Flower shapes include flaring, trumpet, recurved, circular, double, star, and spider. Flaring flowers open wide and have a flat appearance around the edges. Trumpet flowers have a classic lily shape. Recurved flowers flare out wide at the edge, then curve backward. The petals and sepals of circular flowers have a rounded shape and overlap to form a nearly-perfect circle. Double flowers have extra flower parts that create blooms that range from only barely double to fully double. Star flowers have long, pointed petals and sepals that are wide at the center then taper to the tip. They have wide spaces between them, forming a flower that resembles a star. Spider flowers have very narrow petals and sepals that are often twisted.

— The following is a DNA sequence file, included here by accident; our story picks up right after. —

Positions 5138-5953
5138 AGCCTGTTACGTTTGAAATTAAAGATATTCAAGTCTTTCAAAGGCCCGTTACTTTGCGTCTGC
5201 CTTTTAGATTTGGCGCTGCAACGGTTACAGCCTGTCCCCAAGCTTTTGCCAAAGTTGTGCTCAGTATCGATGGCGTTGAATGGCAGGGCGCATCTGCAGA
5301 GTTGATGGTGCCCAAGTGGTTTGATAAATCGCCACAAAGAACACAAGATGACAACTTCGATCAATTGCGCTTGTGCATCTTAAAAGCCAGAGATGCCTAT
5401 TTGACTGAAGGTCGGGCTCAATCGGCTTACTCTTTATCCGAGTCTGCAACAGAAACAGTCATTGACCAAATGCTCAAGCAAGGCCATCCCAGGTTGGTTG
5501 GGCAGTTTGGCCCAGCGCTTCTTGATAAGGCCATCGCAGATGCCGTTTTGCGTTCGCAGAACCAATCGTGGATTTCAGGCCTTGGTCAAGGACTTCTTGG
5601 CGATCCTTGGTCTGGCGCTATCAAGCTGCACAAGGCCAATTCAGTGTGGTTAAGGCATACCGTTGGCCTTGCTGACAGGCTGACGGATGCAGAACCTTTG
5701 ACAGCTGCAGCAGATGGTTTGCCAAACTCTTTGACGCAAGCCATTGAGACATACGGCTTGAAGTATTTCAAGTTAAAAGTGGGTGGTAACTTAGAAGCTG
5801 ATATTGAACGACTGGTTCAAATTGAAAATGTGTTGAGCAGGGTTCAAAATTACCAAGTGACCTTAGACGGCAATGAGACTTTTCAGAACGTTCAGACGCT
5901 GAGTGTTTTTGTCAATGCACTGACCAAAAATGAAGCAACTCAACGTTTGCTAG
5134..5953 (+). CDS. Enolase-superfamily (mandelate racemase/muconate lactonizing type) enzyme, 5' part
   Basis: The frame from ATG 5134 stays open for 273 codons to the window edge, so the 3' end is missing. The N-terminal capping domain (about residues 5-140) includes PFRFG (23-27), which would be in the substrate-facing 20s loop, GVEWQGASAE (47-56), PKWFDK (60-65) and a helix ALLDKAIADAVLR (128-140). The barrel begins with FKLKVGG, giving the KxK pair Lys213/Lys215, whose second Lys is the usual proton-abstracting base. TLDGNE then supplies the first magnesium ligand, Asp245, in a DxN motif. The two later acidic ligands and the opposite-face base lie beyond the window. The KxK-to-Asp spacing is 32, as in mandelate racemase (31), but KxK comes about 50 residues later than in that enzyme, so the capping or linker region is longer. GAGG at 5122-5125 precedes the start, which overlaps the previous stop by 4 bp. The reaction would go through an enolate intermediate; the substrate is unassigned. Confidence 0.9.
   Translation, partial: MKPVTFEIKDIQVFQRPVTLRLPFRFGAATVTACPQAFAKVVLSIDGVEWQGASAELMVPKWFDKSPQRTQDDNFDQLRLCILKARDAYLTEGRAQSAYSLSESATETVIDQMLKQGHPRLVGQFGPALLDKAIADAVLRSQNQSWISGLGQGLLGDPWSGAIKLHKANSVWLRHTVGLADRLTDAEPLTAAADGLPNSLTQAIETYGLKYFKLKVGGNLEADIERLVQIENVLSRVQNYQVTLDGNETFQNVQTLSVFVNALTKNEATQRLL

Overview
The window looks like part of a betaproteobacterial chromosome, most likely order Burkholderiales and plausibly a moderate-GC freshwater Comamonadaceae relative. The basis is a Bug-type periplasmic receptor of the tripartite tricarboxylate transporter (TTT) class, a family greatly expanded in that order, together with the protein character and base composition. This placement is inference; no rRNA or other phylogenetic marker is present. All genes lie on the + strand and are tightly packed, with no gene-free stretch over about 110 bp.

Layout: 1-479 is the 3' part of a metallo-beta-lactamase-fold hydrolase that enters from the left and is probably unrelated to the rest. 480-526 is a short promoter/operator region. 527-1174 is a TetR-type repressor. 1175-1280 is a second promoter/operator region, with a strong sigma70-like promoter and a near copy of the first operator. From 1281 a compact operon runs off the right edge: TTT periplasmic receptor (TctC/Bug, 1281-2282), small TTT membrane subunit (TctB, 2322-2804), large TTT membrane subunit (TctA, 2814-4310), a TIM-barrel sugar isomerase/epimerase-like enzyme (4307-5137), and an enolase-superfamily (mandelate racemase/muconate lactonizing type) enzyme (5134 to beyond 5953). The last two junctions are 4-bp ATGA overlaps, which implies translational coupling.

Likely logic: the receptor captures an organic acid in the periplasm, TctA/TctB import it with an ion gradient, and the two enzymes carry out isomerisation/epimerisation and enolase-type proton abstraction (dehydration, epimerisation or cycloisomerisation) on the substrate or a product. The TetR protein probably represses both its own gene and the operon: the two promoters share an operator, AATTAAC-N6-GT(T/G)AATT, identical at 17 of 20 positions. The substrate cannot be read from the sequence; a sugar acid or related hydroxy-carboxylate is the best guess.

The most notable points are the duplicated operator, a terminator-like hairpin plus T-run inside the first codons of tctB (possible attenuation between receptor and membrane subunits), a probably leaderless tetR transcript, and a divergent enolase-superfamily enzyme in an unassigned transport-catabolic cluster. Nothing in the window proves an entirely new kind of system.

In addition to the varying shapes, there are also many different color patterns in daylily flowers. Flowers with only one color are referred to as self. Both the petals and sepals are the same color, although the throat can be a different color. The color pattern of flowers with a combination of two different colors on both the petals and sepals is called blend. When there are several different colors on the petals and sepals, the color pattern is considered polychrome. Bitone is the color pattern of flowers with petals and sepals that have two different shades of the same color. Petals are usually the darker shade. A bicolor pattern results when the petals and sepals are two different colors. The sepals are the lighter color. A reverse bicolor pattern occurs when the sepals are the darker of the two colors.